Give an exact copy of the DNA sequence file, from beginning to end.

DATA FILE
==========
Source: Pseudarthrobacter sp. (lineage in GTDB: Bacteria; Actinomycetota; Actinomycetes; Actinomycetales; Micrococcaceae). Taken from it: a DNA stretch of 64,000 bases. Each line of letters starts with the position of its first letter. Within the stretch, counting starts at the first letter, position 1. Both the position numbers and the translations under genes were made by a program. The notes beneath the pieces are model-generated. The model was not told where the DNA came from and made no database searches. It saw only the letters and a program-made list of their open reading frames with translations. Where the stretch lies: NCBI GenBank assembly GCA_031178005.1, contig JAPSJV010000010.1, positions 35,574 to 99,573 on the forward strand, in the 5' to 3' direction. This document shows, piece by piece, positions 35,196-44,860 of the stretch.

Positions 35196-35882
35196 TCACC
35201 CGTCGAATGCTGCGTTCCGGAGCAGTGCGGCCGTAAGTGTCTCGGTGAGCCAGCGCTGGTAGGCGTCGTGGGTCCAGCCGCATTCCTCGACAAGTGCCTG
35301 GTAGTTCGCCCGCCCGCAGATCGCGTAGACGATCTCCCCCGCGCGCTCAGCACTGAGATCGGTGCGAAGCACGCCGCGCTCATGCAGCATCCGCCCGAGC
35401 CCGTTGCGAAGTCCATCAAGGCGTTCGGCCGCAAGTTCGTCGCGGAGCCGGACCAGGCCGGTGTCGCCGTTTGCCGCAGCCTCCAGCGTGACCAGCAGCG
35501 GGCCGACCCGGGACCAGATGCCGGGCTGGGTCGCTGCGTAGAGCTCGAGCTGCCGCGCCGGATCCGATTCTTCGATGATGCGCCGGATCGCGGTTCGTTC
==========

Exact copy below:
Source: Pseudarthrobacter sp. (lineage in GTDB: Bacteria; Actinomycetota; Actinomycetes; Actinomycetales; Micrococcaceae). Taken from it: a DNA stretch of 64,000 bases. Each line of letters starts with the position of its first letter. Within the stretch, counting starts at the first letter, position 1. Both the position numbers and the translations under genes were made by a program. The notes beneath the pieces are model-generated. The model was not told where the DNA came from and made no database searches. It saw only the letters and a program-made list of their open reading frames with translations. Where the stretch lies: NCBI GenBank assembly GCA_031178005.1, contig JAPSJV010000010.1, positions 35,574 to 99,573 on the forward strand, in the 5' to 3' direction. This document shows, piece by piece, positions 35,196-44,860 of the stretch.

Positions 35196-35882
35196 TCACC
35201 CGTCGAATGCTGCGTTCCGGAGCAGTGCGGCCGTAAGTGTCTCGGTGAGCCAGCGCTGGTAGGCGTCGTGGGTCCAGCCGCATTCCTCGACAAGTGCCTG
35301 GTAGTTCGCCCGCCCGCAGATCGCGTAGACGATCTCCCCCGCGCGCTCAGCACTGAGATCGGTGCGAAGCACGCCGCGCTCATGCAGCATCCGCCCGAGC
35401 CCGTTGCGAAGTCCATCAAGGCGTTCGGCCGCAAGTTCGTCGCGGAGCCGGACCAGGCCGGTGTCGCCGTTTGCCGCAGCCTCCAGCGTGACCAGCAGCG
35501 GGCCGACCCGGGACCAGATGCCGGGCTGGGTCGCTGCGTAGAGCTCGAGCTGCCGCGCCGGATCCGATTCTTCGATGATGCGCCGGATCGCGGTTCGTTC